Victorian researchers are working together to help control Buruli ulcer in Victoria assisted by funding from the Andrews Labor Government.
Minister for Health Jill Hennessy announced a contribution of $250,000 to help bolster research in the transmission of the tropical skin condition Buruli ulcer in Victoria.
These researchers have also been successful in attracting a National Health and Medical Research Council partnership grant of $1.5 million.
The study will be performed by researchers from the University of Melbourne, Barwon Health, Mornington Peninsula Shire and public health experts from the Department of Health and Human Services, and will look into how the bacterial infection is transferred from the environment and into humans.
Buruli ulcer is a skin disease caused by the bacterium Mycobacterium ulcerans. These bacteria are found naturally in the environment. It is not known how humans become infected, although it is thought that mosquitoes may have a role in transmitting the infection.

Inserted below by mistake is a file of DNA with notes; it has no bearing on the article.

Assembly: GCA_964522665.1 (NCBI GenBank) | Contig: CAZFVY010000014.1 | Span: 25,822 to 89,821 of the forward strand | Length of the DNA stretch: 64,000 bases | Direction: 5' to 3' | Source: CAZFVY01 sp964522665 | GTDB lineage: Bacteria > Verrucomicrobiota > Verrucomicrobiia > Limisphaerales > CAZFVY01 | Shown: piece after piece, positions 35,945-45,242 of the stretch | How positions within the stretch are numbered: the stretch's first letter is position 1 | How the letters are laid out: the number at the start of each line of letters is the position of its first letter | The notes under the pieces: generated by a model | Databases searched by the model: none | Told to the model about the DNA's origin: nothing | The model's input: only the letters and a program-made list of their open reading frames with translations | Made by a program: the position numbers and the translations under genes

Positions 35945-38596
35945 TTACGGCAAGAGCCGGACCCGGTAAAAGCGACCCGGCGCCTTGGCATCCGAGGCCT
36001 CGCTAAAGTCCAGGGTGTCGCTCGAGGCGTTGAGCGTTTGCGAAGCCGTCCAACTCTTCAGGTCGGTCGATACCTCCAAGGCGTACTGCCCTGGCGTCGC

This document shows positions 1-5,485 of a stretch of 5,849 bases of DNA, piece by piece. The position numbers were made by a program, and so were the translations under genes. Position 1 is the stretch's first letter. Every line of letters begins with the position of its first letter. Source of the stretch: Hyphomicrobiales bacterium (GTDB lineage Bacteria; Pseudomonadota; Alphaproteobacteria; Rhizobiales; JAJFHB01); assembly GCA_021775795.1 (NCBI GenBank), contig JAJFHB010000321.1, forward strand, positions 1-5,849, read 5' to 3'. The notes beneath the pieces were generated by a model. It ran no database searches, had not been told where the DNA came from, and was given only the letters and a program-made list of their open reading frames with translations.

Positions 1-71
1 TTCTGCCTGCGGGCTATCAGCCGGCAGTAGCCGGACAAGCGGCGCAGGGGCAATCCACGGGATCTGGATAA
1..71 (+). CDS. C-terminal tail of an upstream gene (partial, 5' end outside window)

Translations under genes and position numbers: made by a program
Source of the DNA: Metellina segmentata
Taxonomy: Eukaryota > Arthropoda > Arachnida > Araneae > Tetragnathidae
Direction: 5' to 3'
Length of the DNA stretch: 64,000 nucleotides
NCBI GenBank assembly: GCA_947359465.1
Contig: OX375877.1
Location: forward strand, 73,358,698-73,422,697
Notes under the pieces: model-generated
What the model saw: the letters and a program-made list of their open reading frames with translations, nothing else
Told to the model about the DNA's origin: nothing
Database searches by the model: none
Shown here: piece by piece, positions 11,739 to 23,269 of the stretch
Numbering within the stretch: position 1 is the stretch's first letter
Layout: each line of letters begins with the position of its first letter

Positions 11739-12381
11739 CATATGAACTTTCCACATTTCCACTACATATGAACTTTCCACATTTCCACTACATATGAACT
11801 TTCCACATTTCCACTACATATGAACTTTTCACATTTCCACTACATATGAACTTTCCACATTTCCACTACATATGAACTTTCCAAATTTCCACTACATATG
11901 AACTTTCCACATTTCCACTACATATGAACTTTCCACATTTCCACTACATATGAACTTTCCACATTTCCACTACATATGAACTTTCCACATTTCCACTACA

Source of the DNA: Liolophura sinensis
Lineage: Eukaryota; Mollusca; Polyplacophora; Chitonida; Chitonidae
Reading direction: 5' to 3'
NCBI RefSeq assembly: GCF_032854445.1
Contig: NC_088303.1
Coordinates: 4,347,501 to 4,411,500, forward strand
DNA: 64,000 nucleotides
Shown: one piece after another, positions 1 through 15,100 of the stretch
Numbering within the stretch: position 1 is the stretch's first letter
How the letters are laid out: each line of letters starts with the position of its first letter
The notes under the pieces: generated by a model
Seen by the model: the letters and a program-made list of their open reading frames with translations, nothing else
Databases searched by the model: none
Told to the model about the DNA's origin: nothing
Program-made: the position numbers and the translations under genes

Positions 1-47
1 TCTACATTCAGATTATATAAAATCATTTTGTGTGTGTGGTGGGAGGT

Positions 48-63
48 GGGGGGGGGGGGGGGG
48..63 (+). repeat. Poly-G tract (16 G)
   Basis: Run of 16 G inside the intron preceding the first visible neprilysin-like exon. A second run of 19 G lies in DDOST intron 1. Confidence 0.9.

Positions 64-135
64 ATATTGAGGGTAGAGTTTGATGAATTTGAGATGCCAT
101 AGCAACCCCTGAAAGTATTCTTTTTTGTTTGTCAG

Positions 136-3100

Buruli ulcer has been a notifiable condition in Victoria since 2004 and there’s been ongoing surveillance of the condition. But in recent years, there has been a steady increase in notifications in Mornington and Bellarine Peninsulas.
Cases are diagnosed all year round, with a peak in diagnosis occurring between June and November each year. So far this year there have been 35 notifications of Buruli ulcer, compared with 39 cases to the same time last year. There were a total of 275 cases notified in 2017.
As well as the coastal regions of Victoria, Buruli ulcer is also present in tropical Queensland and like Victoria, considerable effort is underway to investigate how it gets from the environment and into humans.
Quotes attributable to Minister for Health Jill Hennessy
“Victorian researchers have been involved in and supported research and field work over the past few years in a search for answers around the puzzling aspects of this condition.”
“Victorian funded research into how Buruli ulcer is transmitted has been happening for more than a decade, including funding for a rapid diagnostic test which has enabled earlier identification and treatment.”
“We welcome the NHMRC partnership grant to help further explore the mysteries surrounding the transmission of this potentially serious infection from the environment into humans.”
Reviewed 19 August 2020